I understand, really, what's going on there. I do. But it's easier to show someone a passage like that and ask, "What does this do here?"

That's kind of my problem with upper-level educators. Academics in general, and believe me, I can be pretty damned academic myself, but all too often academics get all tangled up in theory, having the belief that if you know the theory, putting things into practice is no problem. (They just don't actually seem to do so very often, and often ineffectively, in my opinion. Probably because, in my opinion, there is a big difference between theory and practice).

I'm reminded of a friend of mine who runs his own media research company. He used to work for Leo Burnett, the Chicago ad agency that handles accounts for little-known companies like Coca Cola and McDonalds and Kellogg's, and then he went to a private firm, then he went to General Motors, and now he runs his own company. While at GM, he went back to school to get his MBA and took grad level courses in media research.

"How was it?" I asked.

He said, "There's good stuff there, but it's unrealistic. The professor didn't have a clue what the timeframes and problems are in the real world. He was talking about projects that ran on for months and I had to raise my hand and say, 'Usually you have 2 weeks, if that.'"

I'm not always sure all practical people such as myself are always good teachers, though. Sometimes they can be. There are certainly high-level professional musicians that don't make for great teachers and I imagine it's the same with writers. "Those who can't do, teach," is something of a joke and an insult, but sometimes it's true. And vice versa, I would add.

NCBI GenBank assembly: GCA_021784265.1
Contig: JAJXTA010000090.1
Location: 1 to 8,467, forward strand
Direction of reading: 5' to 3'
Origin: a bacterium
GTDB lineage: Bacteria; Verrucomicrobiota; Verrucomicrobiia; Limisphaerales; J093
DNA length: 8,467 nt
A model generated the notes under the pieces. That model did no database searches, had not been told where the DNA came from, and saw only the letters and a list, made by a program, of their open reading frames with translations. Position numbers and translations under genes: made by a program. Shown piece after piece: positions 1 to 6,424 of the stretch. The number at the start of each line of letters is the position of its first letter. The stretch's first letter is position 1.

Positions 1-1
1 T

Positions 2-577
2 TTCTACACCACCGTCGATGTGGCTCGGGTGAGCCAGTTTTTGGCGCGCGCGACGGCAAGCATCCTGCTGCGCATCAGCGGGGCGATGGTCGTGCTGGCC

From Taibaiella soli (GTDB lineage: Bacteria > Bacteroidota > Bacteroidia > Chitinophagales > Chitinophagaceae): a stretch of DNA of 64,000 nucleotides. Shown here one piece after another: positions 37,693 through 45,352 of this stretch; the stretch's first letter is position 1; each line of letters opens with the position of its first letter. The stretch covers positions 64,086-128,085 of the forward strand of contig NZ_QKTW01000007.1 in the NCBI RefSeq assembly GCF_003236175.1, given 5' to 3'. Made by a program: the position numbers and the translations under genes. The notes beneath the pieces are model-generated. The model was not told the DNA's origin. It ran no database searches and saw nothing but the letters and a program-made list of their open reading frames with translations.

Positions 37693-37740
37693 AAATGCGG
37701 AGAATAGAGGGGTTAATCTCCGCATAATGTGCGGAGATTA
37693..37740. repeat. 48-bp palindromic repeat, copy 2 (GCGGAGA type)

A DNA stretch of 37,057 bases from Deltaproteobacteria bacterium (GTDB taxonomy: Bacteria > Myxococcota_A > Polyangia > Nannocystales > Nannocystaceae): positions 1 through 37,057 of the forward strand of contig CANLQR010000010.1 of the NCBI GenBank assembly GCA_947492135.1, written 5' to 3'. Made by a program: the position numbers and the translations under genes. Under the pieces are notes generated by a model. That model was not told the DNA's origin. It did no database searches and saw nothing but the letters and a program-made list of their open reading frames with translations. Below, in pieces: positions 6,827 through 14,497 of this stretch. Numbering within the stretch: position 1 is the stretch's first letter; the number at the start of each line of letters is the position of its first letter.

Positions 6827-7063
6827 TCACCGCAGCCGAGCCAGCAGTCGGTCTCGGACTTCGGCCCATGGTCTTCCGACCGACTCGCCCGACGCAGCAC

I don't know much about teaching writing to kids. But I know a lot about writing. So sometimes you look at what people are saying when they're teaching kids and think, "What are you, a moron?" She also had reading lists and I wanted to choke her. That subject came up quick: Any book lists for boys? I got to throw out a couple names on that one.

Oh well, what're ya gonna do?

Cheers,
Mark Terry

9 Comments:

Blogger Erica Orloff said...

Oh . . . Mark . . . I could write a book on this. LOL!

I have four kids--all (well, we don't know about Demon Baby) on the high end of gifted. All . . . uniquely a challenge to teach, motivate, inspire etc. Of course, I am avidly interested in how their teachers teach, in what they teach. I admire teachers greatly. But I grow increasingly frustrated at the ones who live smack dab in an idealized teaching world. Case in point, Oldest Son. Gifted in all topics--but an actual genius in math. He THINKS in math. He is a reluctant reader--by that, he has to LOVE what he's reading or he becomes bored and frustrated and really and truly unhappy. Yet for years and years in schools the focus has been on forcing them to read an hour a night for "reading points." Nowhere in that scenario are they even THINKING that all this has done is make him LOATHE it even more. . . . that boys are not offered good choices that inspire them (a few, but no, not like the girl series) . . .until he discovered manga. I'm a Buddhist, and have a lot of Buddhist friends from Asia. He watches anime on the computer--from Japan. Subtitled. He loves the culture. He studies Ninjitsu. He DEVOURS manga. And I GET it. I get it, I get it. The emotions in it are sweeping and deep and complicated, and the good-guy/bad-guy rules are unique. It is good storytelling. But though he will READ these complex 400-page manga books and graphic novels . . . of COURSE they don't "count." WTF. He can tell you the plotlines of a series with such detail. It captivates him. But it doesn't "count." Well, f*ck it.